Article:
The Bet­ter­day Coffee Shop serves up Port­land’s Stump­town Coffee along with a hip­pie-grunge neigh­bor­hood vibe. Ad­ja­cent to La Mon­tañita Co-op, Bet­ter­day’s well-worn, Art Brut-ish space is no-frills, com­plete with a garage door that rolls up to let the sun shine in. I counted five shaggy dogs (and their own­ers) hang­ing out at the pa­tio ta­bles when I stopped by for a latte, which com­bined rich, bit­ter espresso with sweet well-steamed milk — no sugar nec­es­sary. Stump­town’s espresso, Hair Ben­der, can be tem­per­a­men­tal and overly bit­ter, but Bet­ter­day’s edgy baris­tas are well trained, and the re­sult is a de­pend­able ex­trac­tion done by ca­pa­ble hands. The choco­late- chip cookie was more dry than I would have liked, but the true joy of Bet­ter­day comes from know­ing that the same lo­cals go there al­most ev­ery day to get the same great cup of coffee. It’s a com­fort­able, home­town kind of place.

Speak­ing of com­fort, it’s a won­der that Bill Deutsch, owner of Holy Spirit Espresso, has been op­er­at­ing out of his cramped con­verted lobby on San Fran­cisco Street for more than 20 years. But then you or­der a dou­ble espresso, and you stop won­der­ing. The ban­dana-clad Deutsch has the magic touch. He pulls his shots — some of the more gen­er­ous in town — with ten­der care. He uses Caffé D’Arte espresso from Seat­tle — on my visit, he greeted a new ship­ment with the en­thu­si­asm of a fledg­ling barista — and his breezy charm, along with his metic­u­lously brewed pours, has an up­lift­ing ef­fect on lo­cals and tourists alike. The Siler Road lo­ca­tion of Java Joe’s is a hid­den gem among auto-body shops and ware­houses. Its in­dus­trial in­te­rior is clean and spa­cious, t he per­fect place for a quiet meet­ing. Were I a lap­top lurker, this would be my cho­sen spot, es­pe­cially af­ter sam­pling the Azteca de Oro, a stand­out Mex­i­can mocha with cin­na­mon, nut­meg, and a dash of chile. I have found that Java Joe’s on Rodeo Road of­fers the most re­li­ably great lat­tes around, and it’s a re­lief to find that the qual­ity is con­trolled across lo­ca­tions. Java Joe’s roasts and sells beans un­der the Groovy Bean la­bel, and both stores re­main solid places to grab a straight­for­ward drink or bag. I’d also hap­pily re­visit the flaky, tasty, lo­cally made ham-and- cheese crois­sant any time.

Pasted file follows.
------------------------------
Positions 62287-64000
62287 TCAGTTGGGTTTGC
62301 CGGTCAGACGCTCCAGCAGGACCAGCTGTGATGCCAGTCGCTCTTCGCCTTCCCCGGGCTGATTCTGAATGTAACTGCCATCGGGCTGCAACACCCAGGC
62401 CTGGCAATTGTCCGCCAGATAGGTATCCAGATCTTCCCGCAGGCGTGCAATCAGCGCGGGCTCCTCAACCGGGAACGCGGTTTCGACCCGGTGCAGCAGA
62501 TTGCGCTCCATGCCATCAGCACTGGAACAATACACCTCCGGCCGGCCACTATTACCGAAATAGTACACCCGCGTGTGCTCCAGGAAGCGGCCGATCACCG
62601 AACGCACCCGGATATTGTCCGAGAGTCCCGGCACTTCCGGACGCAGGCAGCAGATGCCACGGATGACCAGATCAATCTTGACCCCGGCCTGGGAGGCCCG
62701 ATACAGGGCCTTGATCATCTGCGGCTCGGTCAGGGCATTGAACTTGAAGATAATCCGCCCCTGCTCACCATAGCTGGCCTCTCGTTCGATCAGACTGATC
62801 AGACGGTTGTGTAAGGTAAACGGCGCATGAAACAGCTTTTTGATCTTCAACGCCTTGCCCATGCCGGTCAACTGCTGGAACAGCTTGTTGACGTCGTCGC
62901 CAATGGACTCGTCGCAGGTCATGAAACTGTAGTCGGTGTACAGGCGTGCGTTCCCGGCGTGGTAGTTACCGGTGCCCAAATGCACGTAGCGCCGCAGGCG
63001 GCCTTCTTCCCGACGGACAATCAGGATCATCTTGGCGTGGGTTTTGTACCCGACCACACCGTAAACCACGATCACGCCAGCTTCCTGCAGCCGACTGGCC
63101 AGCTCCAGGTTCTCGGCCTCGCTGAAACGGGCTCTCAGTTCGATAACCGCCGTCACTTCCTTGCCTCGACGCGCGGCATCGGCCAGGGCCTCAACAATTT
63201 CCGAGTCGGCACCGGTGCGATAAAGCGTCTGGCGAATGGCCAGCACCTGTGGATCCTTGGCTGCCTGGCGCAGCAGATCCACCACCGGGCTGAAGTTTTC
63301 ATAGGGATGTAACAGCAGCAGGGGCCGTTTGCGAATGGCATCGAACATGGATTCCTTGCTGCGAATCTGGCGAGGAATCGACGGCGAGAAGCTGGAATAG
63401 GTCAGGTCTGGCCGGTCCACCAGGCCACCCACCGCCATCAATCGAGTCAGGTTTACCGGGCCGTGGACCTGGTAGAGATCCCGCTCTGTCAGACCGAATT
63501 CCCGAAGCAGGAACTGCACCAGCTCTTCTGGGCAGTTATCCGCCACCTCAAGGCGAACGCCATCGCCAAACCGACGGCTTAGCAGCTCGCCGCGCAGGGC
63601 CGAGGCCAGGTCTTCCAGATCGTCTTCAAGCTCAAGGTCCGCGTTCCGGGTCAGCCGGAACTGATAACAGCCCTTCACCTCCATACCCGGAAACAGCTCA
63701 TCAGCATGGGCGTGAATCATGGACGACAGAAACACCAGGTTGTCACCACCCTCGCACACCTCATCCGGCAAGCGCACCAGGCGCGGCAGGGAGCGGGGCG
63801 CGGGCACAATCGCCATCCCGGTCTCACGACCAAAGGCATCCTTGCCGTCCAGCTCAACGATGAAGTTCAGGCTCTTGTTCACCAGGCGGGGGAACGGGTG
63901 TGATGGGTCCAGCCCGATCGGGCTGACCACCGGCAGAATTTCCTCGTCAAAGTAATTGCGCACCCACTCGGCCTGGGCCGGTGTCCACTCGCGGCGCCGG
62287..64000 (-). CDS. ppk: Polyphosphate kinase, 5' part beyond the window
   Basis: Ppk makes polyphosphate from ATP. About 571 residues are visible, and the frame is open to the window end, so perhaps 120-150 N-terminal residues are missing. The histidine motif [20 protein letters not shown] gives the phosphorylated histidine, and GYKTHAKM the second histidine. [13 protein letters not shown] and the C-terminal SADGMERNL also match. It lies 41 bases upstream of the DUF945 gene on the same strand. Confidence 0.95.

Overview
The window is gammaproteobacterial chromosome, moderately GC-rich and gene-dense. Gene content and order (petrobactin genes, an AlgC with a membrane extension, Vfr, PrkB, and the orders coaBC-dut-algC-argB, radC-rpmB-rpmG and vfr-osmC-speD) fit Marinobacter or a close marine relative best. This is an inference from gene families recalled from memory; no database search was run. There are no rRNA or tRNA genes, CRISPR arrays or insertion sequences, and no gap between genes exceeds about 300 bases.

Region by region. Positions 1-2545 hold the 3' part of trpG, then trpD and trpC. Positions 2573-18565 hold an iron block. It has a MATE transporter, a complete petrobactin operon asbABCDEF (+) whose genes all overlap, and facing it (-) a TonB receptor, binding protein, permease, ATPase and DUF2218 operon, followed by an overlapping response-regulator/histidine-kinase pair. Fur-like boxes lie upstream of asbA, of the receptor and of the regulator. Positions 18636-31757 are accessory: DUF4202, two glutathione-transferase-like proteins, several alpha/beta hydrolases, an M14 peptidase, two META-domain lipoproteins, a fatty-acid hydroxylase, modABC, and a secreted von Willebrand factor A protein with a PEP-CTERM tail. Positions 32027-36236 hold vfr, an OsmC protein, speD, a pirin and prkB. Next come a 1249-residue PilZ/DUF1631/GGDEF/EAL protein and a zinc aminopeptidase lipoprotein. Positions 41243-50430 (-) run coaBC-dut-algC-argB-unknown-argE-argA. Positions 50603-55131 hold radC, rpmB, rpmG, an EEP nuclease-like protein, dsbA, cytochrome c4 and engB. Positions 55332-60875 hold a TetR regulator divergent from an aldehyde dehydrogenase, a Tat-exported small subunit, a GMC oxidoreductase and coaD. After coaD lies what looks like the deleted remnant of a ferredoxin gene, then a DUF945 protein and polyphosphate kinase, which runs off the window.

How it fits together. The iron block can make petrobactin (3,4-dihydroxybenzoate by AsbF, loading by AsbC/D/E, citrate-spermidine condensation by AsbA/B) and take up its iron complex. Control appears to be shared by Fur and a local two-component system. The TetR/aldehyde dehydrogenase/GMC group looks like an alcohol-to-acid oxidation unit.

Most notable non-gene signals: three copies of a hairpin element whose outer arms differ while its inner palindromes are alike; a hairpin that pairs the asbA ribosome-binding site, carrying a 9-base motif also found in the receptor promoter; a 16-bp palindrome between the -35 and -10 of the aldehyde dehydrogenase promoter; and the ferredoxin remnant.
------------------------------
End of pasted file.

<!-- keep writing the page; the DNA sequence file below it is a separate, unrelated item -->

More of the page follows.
You might get dis­ori­ented and think you’re in some yup­pie cor­ner of Austin while brows­ing Mod­ern Gen­eral’s well­heeled, sun-flooded quar­ters. The coffee by Cu­vée, a roaster from the Texas cap­i­tal, fur­thers that il­lu­sion. Mod­ern Gen­eral takes some rib­bing for its pre­cious ar­ti­san gen­eral-store ap­proach to ev­ery­thing from peanut but­ter to rakes, but this place is home to one of the most de­pend­ably good cups of coffee in town. The Cu­vée is more easy­go­ing than Iconik’s pour- overs — well bal­anced and full bod­ied, with very lit­tle acid­ity, it makes a fine com­pan­ion to av­o­cado toast with seedy semolina bread, lime, cilantro, and olive oil. Sip­ping my small black coffee, I spied the book Shop Class

as Soul­craft on a shelf. That ti­tle that might sum up Mod­ern Gen­eral’s — and in­deed, the rest of th­ese es­tab­lish­ments’ — zeal­ous com­mit­ment to hand­crafted good­ness.

Newspapers in English

Newspapers from USA

© PressReader. All rights reserved.